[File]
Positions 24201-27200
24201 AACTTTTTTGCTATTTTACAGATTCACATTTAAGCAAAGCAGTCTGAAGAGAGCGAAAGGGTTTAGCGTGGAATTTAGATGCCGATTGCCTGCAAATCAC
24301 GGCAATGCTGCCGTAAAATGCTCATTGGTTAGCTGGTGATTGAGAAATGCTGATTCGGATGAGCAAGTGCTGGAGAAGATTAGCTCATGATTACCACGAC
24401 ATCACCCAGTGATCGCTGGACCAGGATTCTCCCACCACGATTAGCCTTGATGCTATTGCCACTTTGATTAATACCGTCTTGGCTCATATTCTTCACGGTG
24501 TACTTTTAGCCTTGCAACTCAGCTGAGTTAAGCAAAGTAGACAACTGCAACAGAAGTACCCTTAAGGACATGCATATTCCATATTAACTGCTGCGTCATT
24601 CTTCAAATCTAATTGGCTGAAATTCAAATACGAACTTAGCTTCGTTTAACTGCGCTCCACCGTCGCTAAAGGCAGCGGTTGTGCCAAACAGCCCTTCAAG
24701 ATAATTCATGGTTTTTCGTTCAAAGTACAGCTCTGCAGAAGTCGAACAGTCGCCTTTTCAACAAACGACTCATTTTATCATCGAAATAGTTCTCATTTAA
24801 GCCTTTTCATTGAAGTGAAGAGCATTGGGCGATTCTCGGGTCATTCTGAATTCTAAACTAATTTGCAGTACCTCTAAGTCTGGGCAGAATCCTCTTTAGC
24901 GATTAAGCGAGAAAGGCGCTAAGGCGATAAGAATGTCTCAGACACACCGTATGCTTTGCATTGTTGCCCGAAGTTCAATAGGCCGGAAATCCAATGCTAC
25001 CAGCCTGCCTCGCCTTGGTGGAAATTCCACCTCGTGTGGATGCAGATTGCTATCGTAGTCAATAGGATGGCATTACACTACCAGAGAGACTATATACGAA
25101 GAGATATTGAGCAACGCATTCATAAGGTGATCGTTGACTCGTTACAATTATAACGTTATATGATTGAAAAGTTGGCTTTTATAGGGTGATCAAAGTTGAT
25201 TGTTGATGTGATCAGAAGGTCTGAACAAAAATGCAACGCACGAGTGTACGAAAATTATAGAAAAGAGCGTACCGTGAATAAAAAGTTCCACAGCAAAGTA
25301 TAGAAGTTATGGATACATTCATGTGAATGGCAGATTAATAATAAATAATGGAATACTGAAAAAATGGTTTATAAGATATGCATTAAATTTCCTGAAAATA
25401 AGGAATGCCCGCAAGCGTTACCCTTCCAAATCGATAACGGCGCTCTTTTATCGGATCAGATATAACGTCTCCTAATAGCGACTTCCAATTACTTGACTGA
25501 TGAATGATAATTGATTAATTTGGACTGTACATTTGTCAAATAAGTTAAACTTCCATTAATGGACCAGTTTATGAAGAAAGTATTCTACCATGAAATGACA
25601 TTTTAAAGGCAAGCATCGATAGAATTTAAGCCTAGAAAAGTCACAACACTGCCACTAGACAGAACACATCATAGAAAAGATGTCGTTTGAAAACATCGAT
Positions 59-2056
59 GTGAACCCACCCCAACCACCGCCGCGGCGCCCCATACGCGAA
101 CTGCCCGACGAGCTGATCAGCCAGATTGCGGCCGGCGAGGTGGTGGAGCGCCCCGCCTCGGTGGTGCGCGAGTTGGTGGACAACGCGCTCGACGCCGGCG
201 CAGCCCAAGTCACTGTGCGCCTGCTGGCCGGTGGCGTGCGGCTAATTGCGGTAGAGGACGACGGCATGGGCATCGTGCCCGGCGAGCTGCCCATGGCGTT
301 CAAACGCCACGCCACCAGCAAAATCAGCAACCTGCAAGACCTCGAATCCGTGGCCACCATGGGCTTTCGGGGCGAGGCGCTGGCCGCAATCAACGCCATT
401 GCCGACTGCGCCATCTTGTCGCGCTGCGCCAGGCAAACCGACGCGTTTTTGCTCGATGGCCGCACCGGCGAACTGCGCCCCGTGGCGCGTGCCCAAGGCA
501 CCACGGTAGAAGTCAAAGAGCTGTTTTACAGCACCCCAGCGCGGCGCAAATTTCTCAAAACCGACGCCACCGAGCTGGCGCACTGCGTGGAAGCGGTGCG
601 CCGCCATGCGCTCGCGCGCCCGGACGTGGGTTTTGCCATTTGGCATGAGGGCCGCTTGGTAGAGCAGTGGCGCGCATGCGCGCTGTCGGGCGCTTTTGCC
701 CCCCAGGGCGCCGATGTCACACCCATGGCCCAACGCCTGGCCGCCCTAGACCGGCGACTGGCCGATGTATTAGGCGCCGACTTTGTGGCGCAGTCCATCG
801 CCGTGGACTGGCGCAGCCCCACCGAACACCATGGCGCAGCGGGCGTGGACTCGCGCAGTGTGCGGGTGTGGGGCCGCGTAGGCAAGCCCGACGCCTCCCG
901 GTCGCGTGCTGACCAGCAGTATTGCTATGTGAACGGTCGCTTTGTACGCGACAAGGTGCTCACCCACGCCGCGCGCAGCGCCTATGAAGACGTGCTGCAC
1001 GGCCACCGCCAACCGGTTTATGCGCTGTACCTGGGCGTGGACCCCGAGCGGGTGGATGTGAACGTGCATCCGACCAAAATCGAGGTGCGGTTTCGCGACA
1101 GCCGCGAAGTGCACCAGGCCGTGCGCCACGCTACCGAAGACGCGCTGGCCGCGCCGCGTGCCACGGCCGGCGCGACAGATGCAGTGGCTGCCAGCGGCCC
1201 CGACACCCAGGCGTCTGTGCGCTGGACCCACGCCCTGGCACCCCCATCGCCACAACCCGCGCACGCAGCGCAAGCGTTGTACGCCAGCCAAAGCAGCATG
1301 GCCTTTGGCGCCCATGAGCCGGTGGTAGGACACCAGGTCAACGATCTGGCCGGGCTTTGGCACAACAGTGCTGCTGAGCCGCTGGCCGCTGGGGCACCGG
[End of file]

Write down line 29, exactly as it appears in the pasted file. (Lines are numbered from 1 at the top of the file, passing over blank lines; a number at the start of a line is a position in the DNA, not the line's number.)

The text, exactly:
1101 GCCGCGAAGTGCACCAGGCCGTGCGCCACGCTACCGAAGACGCGCTGGCCGCGCCGCGTGCCACGGCCGGCGCGACAGATGCAGTGGCTGCCAGCGGCCC